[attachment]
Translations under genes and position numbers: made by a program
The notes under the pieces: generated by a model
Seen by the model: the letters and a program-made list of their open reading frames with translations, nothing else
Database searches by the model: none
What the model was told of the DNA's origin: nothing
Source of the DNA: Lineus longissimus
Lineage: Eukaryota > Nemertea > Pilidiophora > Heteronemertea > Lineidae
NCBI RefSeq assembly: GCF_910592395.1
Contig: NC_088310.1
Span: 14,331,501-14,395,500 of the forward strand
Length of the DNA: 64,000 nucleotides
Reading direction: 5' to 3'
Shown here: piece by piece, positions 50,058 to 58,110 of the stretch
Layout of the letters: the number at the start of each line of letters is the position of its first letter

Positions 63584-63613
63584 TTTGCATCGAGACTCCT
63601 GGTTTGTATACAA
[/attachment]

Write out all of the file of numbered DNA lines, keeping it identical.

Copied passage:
Translations under genes and position numbers: made by a program
The notes under the pieces: generated by a model
Seen by the model: the letters and a program-made list of their open reading frames with translations, nothing else
Database searches by the model: none
What the model was told of the DNA's origin: nothing
Source of the DNA: Lineus longissimus
Lineage: Eukaryota > Nemertea > Pilidiophora > Heteronemertea > Lineidae
NCBI RefSeq assembly: GCF_910592395.1
Contig: NC_088310.1
Span: 14,331,501-14,395,500 of the forward strand
Length of the DNA: 64,000 nucleotides
Reading direction: 5' to 3'
Shown here: piece by piece, positions 50,058 to 58,110 of the stretch
Layout of the letters: the number at the start of each line of letters is the position of its first letter

Positions 63584-63613
63584 TTTGCATCGAGACTCCT
63601 GGTTTGTATACAA